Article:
To return to the history of the library following its removal to the present building in I886, the greater interest now taken in the institution is shown by the fact that whereas the number of books transferred from the old building to the new was 6,I88, this figure had risen eight years later, when Dr Barreau's catalogue was published, to over I8,000.

Although a fairly representative collection of standard fiction was added during this period, the library continued to be one for reference only, intended mainly for scholars and research workers, with little to attract the general public before I927, when two newspaper stands were placed in the entrance lobby, making available the two chieflocal papers and three London dailies; at the same time a number of periodi¬cals of a more or less popular nature wers subscribed to and placed on the tables in the reading-room.

An important development took place in I93I, when, on 20 September, the Junior Library in Dumaresq Street was opened by the late Jurat R Maler de Carteret, then President of the Public Instruction Committee.

This library had been started on voluntary lines in I9I2 by the Rev Edward Moor, Vicar of St. Mark's Church, now a Canon of Winchester, and was administered by a Committee appointed by the Decanal Conference, presided over by the Dean of Jersey.

The Jersey Church Schools Society granted the use of one room over their bookshop in Waterloo Street, which continued to be the headquarters of the library until it was taken over by the States in 1930. Several Societies made small grants for the purchase of books, and an appeal was made to Church people in the Island for subscriptions or gifts of books. Boxes of books were sent to the elementary schools three times a year.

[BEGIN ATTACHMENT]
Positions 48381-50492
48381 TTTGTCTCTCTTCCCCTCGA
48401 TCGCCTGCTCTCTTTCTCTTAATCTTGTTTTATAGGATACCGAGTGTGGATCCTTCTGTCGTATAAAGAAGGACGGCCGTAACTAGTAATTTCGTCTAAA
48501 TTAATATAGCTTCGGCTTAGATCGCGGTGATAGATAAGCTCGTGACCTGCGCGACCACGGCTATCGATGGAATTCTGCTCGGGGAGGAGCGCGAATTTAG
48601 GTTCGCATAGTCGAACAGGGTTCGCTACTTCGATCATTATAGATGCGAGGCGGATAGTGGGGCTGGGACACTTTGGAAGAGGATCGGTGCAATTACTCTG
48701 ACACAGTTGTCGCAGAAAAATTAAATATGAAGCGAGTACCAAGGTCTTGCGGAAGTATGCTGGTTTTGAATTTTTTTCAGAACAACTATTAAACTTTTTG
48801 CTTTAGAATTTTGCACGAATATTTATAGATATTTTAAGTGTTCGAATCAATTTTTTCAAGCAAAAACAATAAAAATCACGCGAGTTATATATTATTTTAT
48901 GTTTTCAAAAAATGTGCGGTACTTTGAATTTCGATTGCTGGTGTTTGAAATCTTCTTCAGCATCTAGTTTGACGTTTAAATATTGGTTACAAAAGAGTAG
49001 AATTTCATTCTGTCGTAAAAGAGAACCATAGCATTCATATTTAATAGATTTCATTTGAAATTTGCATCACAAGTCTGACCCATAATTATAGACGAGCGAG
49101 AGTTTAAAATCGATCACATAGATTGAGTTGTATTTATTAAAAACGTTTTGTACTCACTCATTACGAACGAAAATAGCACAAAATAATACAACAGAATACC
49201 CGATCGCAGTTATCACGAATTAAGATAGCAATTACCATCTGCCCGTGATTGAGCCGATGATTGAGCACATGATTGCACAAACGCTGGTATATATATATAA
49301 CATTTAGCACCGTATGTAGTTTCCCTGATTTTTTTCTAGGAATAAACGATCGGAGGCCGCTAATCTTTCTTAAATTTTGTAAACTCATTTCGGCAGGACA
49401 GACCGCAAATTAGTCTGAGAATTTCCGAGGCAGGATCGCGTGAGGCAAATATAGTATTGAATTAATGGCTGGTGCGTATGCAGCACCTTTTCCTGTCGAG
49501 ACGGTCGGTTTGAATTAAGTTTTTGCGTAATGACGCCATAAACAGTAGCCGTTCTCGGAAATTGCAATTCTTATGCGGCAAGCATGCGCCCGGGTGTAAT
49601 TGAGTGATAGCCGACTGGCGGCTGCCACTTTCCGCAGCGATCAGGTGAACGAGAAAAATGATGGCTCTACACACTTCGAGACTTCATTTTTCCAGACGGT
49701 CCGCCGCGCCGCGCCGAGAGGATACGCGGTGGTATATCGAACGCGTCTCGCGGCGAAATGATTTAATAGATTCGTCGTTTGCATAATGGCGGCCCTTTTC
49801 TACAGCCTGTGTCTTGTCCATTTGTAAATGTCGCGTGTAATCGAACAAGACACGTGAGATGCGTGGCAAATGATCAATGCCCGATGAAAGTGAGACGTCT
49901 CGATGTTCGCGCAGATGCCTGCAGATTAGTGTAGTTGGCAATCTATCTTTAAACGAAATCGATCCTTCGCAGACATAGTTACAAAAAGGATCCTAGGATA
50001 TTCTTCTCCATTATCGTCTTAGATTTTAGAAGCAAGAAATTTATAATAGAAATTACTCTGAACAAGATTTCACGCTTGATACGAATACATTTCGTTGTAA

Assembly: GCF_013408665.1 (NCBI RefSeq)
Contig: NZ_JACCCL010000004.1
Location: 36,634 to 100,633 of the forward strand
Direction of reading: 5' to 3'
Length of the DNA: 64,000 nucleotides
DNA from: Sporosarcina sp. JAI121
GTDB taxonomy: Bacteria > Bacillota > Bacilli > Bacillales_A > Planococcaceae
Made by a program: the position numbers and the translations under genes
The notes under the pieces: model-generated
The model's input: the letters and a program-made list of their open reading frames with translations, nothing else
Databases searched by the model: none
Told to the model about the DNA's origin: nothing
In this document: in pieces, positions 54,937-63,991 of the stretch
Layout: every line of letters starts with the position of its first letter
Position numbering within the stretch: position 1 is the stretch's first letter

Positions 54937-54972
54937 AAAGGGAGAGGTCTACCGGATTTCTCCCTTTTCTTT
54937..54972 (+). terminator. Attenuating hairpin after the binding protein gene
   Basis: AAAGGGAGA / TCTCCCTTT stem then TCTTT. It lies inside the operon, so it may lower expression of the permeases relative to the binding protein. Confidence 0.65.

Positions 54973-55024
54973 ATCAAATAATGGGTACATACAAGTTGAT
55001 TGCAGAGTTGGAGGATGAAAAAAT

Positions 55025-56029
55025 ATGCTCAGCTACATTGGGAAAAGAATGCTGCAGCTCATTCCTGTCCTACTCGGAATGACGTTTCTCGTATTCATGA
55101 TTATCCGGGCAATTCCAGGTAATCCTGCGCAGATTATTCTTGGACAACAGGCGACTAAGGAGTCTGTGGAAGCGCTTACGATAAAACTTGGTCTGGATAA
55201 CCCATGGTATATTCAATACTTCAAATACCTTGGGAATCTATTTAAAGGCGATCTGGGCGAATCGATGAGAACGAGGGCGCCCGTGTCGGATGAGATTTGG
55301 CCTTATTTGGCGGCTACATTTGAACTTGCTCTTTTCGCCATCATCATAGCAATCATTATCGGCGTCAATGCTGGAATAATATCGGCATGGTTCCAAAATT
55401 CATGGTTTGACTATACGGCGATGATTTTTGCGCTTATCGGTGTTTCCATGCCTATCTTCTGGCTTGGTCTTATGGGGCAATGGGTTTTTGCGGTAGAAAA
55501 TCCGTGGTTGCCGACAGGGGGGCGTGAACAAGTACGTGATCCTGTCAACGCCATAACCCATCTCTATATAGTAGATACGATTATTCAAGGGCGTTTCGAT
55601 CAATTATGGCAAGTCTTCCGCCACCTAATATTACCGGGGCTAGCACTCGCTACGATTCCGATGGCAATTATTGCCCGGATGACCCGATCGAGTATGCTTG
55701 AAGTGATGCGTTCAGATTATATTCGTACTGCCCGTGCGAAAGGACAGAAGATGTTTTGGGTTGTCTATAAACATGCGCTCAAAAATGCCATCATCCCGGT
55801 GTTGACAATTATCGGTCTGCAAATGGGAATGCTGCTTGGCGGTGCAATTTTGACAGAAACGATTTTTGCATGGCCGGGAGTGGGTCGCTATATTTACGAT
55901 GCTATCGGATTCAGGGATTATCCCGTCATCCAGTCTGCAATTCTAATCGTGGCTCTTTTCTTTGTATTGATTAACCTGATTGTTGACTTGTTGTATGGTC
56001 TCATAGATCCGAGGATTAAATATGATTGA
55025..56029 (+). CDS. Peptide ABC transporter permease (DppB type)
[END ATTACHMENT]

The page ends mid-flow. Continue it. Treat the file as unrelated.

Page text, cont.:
From 1913 to 1920 the Hon Secretary was Miss Julia Marett, who had already done much work in organizing the library; she was succeeded by Mrs Hartnell and Miss Priestley, the latter of whom still acts as Hon Librarian.

In October 1930 the States decided to take over this library as the Junior Section of the Public Library, with a grant of £150 for the first year; the Carnegie Trustees also gave two grants of £100 spread over a period of four years.

The new premises in Dumaresq Street allowed the provision of a lending and reference library and a commodious reading room, and the usefulness of the library has steadily increased.

In 1936 over 16,000 books were issued to borrowers from the lending library, and 95 boxes are now sent out twice a year to the elementary schools. The accommodation and equipment have been greatly improved by recent alterations.

The children show a keen interest in the library, and the reference library and reading-room are used by steadily increasing numbers yearly.

Extra rooms

In 1933, when the new States' Offices were added on the west of the Public Library, two new rooms became available on the gallery floor, one of which is now used as a Students' Room, where research work may be done in quiet and seclusion, while in the other are shelved the files of all the local newspapers, reaching back in some cases, though not unfortunately in unbroken sequence, to the middle of the eighteenth century.